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House panel votes to raise the bar for proposed constitutional amendments

A lively debate on governing principles broke out Thursday as a House committee voted unanimously to ask the voters to raise the threshold for amending the Florida Constitution.

HJR 321 would require approval by 66 2/3 percent of the voters to change the state’s foundational document. At present, that requires 60 percent approval.

Sponsor Rick Roth, a freshman Republican from Loxahatchee, acknowledged his proposal would make it harder to change Florida’s basic law.

“I watch politics very closely, and have for 30 years, and it seems like it’s becoming, more and more, who has the money to put something on the ballot,” he said following the 14-0 vote by the Oversight, Transparency, & Administration Subcommittee.

“This is a great opportunity for debate, actually,” Roth said.

As his proposal advances through the legislative and, potentially, electoral process, “people will become more informed, I hope, of what kind of government we have and how important the Constitution is,” he said.

The proposal advances to the Rules & Policy and full Government Accountability committees. There’s a Senate companion bill — SJR 866 by Dennis Baxley.

The change would go to the voters in 2018 if approved by three-fifths of the House and Senate. Of course, more than 60 percent of the voters would have to agree to raise the bar against themselves.

Critics argued the measure would weaken voters’ control over government.

“Why are we continuing to make it harder for our citizens to get something on the ballot in Florida?” wondered Kelly Quintero, of the Florida League of Women Voters.

“We have the most stringent citizens’ initiative in the United States,” said Gail Marie Perry, of the Communications Workers of America.

Medical marijuana activist Melissa Villar called the proposal “an affront to democracy.”

In fact, the medical marijuana initiative on last year’s ballot would have met the proposed threshold — it won 71 percent of the vote in November.

Republican Cary Pigman said there should be a high bar to changing the Constitution. Unlike the legislative process, which allows for changes as bills proceed through the committee process, proposed amendment language is fixed, he said.

“We are a republic of elected representatives,” Pigman said. “I stand for election every two years, and anyone can run against me. And I’m term-limited. That is where the people are heard.”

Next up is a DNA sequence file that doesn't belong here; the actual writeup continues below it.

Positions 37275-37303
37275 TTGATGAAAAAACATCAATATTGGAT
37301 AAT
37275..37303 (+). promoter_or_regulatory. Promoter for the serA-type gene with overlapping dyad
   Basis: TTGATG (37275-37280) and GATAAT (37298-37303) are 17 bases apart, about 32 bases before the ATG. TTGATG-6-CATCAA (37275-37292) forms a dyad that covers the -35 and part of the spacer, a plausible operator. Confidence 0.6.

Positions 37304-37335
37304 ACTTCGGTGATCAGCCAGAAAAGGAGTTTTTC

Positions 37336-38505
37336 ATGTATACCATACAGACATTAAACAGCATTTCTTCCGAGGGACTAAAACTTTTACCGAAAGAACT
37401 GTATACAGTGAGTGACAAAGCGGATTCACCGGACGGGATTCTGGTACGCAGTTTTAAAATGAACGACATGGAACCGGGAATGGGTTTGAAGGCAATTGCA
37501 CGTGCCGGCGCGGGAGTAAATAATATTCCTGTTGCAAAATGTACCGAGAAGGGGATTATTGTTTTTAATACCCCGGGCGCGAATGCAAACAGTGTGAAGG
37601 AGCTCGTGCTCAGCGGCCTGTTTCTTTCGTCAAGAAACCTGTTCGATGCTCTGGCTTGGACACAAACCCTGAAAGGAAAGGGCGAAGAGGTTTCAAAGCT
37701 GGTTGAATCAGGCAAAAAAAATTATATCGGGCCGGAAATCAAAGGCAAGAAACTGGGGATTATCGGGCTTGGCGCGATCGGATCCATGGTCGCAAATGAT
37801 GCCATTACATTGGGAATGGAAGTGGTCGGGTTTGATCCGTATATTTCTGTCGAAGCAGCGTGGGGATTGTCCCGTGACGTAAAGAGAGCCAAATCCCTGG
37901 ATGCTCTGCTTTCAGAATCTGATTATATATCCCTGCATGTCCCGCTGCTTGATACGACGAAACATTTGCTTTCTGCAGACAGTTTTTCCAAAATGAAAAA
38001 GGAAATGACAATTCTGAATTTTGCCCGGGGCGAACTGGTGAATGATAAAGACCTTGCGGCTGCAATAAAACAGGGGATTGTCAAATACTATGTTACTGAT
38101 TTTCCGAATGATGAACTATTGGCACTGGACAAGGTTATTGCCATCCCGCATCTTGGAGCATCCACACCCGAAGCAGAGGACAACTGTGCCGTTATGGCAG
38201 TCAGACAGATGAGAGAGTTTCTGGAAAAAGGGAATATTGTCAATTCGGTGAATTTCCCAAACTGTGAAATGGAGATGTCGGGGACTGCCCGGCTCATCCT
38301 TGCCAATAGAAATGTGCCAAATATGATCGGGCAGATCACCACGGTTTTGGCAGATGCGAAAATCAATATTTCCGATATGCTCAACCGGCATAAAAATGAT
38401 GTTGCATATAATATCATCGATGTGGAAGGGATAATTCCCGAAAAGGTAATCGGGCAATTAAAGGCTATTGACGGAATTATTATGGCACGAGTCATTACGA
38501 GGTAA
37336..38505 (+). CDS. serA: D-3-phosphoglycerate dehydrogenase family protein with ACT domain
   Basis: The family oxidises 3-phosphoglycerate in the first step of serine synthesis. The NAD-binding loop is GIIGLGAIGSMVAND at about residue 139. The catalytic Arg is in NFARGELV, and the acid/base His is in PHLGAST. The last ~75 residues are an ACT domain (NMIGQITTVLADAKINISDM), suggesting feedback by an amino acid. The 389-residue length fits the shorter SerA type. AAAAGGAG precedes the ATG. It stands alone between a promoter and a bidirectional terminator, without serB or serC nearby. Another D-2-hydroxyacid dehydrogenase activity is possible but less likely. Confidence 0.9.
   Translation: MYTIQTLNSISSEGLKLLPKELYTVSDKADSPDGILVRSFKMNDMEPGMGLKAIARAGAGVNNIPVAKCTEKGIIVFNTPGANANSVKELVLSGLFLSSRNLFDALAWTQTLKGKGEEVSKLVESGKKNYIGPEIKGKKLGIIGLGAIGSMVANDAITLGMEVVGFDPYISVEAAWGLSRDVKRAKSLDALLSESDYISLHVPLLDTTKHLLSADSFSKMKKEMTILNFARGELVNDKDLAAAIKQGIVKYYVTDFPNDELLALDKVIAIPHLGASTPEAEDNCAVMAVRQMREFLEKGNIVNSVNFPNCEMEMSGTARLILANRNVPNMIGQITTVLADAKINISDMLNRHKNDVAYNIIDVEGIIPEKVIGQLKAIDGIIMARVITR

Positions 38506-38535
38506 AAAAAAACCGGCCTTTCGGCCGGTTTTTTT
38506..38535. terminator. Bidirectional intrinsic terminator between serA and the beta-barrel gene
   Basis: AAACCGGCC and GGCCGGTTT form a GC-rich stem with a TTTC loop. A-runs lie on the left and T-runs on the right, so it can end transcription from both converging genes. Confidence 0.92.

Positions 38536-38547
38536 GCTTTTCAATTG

Blaise Ingoglia echoed the point. “The people’s will is electing representatives to come up here to represent them in our districts,” he said.

“Amending the Constitution should be hard, and it should not be taken lightly. I would submit that amending our Constitution right now is a little too easy.”

Katie Edwards, the subcommittee’s ranking Democrat, argued the Constitution has become cluttered with provisions the Legislature finds ways not to observe. “That is the real affront to our democracy,” she said.

Still, “after going back and reading this cluttered mess, I’ll support you today,” Edwards told Roth.

In other action, the panel voted, 14-0, for HB 397, creating an exemption in the Sunshine Law for information that would identify victims of sexual harassment in state government.

The subcommittee also voted to tighten internal auditing controls and oversight at local agencies; and to extend Sunshine Law exemptions for Department of Citrus research, peer review panels at two programs researching cancer and other serious ailments, and Social Security and other personal-identification information among unclaimed property administered by the Department of Financial Services.

Background on those bills is available here.

Written By

Michael Moline is a former assistant managing editor of The National Law Journal and managing editor of the San Francisco Daily Journal. Previously, he reported on politics and the courts in Tallahassee for United Press International. He is a graduate of Florida State University, where he served as editor of the Florida Flambeau. His family’s roots in Jackson County date back many generations.

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